SOTM unveiled its latest computer audio products, including the sNH-10G audiophile Ethernet switch (Price TBD). With eight LAN ports and two SFT ports this switch can serve as the backbone of an audiophile computer network. SOTM also had a new streamer called the sMS-200 NEO ($510 MSRP), which is Roon ready and features DLNA, MPD, LMS, HQplayer, NAA, Shairport, and Wi-Fi support. SOTM’s philosophy, where a user can add more robust power supplies as needed, is a clever modular approach to system design. The company’s sCLK-OSX10 10MHz sine-wave word clock ($3500 MSRP) can support four different digital devices while the SPS-500 DC power supply ($500 MSRP) has user-selectable variable voltage outputs. SOTM’s display at AXPONA had a nearly mind-numbing number of devices—all connected like a small megalopolis of components—but they certainly worked together in harmony.
Benchmark Media Systems had a new playmate for its AHB2 power amplifier with the HPA4 headphone and line amplifier ($2995 MSRP). Benchmark partnered with THX, Ltd. to implement the THX Achromatic Audio Amplifier (AAA, as trademarked) technology into the HPA4, which is claimed to reduce harmonic distortion, intermodulation, and crossover distortion by 20 to 40dB. With a 256-step relay gain control and a signal-to-noise ratio of 135dB to allow it to mate well with the maker’s amp, the HPA4’s headphone amp can put out 6 watts of power into 16 ohms. The color touch-screen control surface lets users chose inputs and outputs quickly, and the balanced and single-ended line outputs permit the HPA4 to perform big-boy preamplifier duties.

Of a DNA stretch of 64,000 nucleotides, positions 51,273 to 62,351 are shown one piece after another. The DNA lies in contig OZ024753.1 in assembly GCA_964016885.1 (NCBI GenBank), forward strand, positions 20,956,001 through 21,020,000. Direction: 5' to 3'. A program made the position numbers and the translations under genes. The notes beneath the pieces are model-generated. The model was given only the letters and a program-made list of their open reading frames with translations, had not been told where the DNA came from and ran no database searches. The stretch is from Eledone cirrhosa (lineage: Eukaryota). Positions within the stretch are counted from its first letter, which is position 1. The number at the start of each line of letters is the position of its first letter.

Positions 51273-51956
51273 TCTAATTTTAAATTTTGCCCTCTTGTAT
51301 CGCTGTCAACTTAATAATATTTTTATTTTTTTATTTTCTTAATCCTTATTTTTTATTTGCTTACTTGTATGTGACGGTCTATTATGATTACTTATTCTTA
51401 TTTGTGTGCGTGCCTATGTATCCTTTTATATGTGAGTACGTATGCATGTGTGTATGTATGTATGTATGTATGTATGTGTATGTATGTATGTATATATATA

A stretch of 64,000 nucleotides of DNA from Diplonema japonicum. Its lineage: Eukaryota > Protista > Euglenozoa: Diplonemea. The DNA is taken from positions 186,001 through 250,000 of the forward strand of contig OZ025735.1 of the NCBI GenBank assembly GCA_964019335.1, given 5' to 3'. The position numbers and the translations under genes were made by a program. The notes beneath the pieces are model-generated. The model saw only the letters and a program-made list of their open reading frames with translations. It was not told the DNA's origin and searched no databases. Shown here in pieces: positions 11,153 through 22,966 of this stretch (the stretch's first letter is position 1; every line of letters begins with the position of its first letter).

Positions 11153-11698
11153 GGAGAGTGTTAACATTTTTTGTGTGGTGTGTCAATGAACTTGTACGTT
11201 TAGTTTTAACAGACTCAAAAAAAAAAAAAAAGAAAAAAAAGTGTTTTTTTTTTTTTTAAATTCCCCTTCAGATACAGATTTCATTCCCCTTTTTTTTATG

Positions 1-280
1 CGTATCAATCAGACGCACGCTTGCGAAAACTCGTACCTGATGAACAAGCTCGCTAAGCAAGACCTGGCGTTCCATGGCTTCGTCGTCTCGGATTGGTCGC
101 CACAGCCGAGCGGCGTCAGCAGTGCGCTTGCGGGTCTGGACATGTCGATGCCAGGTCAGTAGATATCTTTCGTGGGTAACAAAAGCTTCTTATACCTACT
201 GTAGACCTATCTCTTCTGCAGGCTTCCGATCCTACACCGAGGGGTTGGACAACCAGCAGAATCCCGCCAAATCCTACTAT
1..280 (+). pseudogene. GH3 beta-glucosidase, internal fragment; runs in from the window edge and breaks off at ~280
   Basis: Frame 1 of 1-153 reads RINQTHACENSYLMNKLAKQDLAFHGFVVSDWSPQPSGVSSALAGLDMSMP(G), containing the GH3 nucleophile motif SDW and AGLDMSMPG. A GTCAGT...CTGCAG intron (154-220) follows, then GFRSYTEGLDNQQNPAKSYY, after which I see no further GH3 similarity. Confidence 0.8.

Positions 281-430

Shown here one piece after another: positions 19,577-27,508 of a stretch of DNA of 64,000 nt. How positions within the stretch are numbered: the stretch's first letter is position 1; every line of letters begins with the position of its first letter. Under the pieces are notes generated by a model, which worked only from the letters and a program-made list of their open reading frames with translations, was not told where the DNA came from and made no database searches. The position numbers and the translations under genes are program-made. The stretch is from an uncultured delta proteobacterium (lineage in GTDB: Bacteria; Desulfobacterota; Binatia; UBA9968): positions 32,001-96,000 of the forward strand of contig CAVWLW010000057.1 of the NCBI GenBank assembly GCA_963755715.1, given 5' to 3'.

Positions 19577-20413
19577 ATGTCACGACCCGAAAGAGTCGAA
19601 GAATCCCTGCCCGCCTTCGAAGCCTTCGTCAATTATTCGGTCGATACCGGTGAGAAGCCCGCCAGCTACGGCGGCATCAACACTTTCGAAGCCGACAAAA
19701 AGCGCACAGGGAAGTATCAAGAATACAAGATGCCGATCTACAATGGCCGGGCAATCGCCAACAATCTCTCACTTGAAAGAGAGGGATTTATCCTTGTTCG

IFI calls its newest DAC part of “Generation X.” Wishful thinking perhaps, but the compact and stylish XDSD DAC could be all a Gen X audiophile needs. It includes USB, SPDIF, ACC, and aptX Bluetooth and TosLink optical inputs. The XDSD can employ either variable output with a maximum capability of 3.8 V/24mW into a 600-ohm headphone or fixed output at 2.1 volts, both with an output resistance of less than 1 ohm. The XDSD supports PCM up to 768kHz and DSD to 512. It only weighs .28 of a pound, making it an ideal DAC for road warriors. And even though it weighs next to nothing, it still sports a 6035-T5 Aluminum-magnesium case. The internal battery for completely off-the-grid use can supply up to 10 hours of play time between recharges. And, yes, it has MQA and balanced outputs for headphones, using IFI’s exclusive S-Balanced technology which is claimed to offer a 9dB reduction in noise over more conventional balanced output solutions. Like earlier IFI DACs, the XDSD includes the 3D matrix and XBass switchable options.